“THEN THERE’S Carmen McRae and Rosemary Clooney because they’ve got so much taste. You get the feeling they couldn’t sing badly if they tried.”

    Julie makes no bones about being a dyed-in-the-cool Kenton fan. “He’s my all-time big band favorite. Thanks to Stan, a whole new school of jazz musicians developed. He really got it going.” This month will mark Julie’s appearance with the Kenton band on a U.S. marine corps recruiting program scheduled for NBC radio network and Armed Forces radio. (How many can recall bad old days when Leatherneck recruiting was never like this?)

    Still expressing her preferences, Julie suddenly gasped, “I forgot June Christy! Speaking of Kenton reminded me. I really like the way June handles a song. Always have. She came up with a sound of her own and, the way I see it, singers who make it have to have an individual sound.”

    Easily introduced was the topic of pairing the London sound with that of a jazz group: “Would I did that! One group I’d love to record with is Chico Hamilton’s. I think those guys are so great . . . so original.

    “Don’t get the idea, though, that I’m strictly a modern jazz fan. I like Dixieland very much. Dick Cathcart is a particular favorite. He plays cornet.”

    NOW THAT Julie London is big time in the record business, it seemed germaine to re-pose a question she publicly answered about a year ago . . . Does she still feel as strongly as before about not playing clubs?

    “Yes, definitely. I don’t care if I ever see the inside of another club---as a working singer, I mean. So long as I can make money in other ways, I just won’t play clubs. They don’t have any appeal at all for me. Actually, they never did have, but for a time it was necessary I work them---so I did. But no more.”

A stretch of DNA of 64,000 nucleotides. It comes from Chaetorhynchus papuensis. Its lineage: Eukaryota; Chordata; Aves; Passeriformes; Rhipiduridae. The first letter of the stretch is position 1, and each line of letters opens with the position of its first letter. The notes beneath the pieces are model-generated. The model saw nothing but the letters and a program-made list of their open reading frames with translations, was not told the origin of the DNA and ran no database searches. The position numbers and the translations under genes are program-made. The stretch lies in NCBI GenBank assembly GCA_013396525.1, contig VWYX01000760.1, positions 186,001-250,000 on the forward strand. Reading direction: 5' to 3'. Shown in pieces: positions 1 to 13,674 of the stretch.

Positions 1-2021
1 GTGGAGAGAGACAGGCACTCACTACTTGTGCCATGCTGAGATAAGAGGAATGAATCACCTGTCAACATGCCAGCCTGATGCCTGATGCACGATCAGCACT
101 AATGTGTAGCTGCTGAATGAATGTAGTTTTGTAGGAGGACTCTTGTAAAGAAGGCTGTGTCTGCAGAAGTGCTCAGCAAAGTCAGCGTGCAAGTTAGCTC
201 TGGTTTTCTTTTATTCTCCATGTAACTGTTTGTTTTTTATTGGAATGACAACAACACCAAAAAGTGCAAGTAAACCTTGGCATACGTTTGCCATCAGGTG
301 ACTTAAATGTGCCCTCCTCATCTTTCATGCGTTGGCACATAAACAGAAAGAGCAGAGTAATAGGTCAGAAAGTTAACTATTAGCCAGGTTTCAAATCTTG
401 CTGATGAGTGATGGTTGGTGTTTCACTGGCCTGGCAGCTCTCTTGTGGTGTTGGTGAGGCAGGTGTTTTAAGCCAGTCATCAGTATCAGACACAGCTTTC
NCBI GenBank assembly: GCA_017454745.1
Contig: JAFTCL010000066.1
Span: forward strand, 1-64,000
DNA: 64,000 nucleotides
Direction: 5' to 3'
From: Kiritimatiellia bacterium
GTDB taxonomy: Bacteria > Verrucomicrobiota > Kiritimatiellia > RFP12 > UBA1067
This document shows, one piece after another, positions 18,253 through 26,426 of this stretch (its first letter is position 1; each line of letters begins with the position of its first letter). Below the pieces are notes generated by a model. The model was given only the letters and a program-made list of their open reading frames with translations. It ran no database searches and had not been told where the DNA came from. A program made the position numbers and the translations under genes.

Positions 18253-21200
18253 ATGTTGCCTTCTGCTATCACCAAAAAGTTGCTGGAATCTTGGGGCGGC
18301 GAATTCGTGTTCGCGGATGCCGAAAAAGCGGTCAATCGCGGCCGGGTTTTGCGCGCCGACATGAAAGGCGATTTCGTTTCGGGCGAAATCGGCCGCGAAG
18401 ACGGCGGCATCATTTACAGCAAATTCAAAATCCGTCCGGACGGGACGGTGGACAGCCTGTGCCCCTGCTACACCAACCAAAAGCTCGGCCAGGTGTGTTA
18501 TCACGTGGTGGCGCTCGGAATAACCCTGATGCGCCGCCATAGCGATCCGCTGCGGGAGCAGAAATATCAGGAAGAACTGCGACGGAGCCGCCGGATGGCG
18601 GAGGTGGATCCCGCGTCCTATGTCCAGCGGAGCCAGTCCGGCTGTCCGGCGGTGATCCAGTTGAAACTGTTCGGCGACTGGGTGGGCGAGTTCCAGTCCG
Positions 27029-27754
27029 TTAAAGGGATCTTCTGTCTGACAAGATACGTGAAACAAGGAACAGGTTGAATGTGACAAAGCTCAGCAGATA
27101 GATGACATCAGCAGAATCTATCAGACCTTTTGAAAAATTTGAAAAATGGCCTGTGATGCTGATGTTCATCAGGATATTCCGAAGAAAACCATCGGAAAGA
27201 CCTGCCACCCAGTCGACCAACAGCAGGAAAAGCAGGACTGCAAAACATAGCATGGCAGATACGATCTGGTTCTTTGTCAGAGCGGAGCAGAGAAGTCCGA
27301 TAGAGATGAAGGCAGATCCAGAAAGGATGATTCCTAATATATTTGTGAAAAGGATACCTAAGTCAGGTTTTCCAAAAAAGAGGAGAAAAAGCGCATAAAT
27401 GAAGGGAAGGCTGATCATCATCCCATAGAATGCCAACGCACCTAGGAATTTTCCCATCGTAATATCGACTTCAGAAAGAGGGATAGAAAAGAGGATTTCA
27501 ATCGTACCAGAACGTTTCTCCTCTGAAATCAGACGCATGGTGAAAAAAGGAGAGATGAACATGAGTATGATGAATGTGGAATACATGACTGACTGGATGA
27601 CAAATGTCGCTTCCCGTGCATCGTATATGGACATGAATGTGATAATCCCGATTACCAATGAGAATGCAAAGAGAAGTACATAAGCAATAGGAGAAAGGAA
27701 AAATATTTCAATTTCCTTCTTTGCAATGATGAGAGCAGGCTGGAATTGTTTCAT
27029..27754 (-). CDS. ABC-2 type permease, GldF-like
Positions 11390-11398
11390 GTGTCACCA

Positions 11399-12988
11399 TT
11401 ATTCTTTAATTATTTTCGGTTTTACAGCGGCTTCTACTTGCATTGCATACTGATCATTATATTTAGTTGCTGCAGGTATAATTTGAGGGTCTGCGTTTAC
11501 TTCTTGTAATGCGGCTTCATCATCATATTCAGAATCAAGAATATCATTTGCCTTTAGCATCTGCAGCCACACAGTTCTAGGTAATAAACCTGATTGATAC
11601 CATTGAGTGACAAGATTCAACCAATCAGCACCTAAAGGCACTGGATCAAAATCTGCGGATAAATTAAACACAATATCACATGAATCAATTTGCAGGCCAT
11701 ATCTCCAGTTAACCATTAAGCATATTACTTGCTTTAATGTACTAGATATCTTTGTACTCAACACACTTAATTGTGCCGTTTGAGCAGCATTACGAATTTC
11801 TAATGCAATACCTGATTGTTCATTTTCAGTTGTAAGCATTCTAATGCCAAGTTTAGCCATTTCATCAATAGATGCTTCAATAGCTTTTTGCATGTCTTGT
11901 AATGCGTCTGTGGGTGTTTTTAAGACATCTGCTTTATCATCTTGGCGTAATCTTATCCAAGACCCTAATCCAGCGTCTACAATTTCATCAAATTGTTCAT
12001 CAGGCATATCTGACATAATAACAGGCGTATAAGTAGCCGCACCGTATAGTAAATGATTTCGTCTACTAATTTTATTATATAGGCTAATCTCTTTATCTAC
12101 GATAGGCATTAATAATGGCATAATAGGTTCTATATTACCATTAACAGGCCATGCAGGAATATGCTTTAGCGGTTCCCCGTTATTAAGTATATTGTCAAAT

Whatever may be the theme, Julie knows her own clear mind. “With all this hullaballoo today in some responsible quarters about whether rhythm & blues (or rock ‘n’ roll) means musical ruin for us, there is something I’d like to say,” she declared, at once animated. “I positively do not think R&B will influence popular music --- lastingly, I mean. Not at all. And for those who say, ‘Well it’s got the kids dancing,’ if standing four feet apart and jumping over each other’s shoulders is dancing . . . well, just let me out at the next stop, that’s all.”

    A new London album just recorded but as yet unreleased is titled About The Blues. Eyes shining, Julie explains, “Russ Garcia did the arranging. What a musician that Russ is! Naturally, the record is all blues tunes. We did four sides with strings. Then we used a Les Brown type band with Shelly Manne, Maynard Ferguson, Barney Kessel, and other really fine jazz musicians. And on the up tunes, Willie Smith is featured in quite a few solos. Too much! This album is really something new for me, but I’m certainly thrilled about the way it turned out. The boys seemed to have fun doing it, too.”


Down Beat Magazine

Wednesday - January 23, 1957

By John Tynan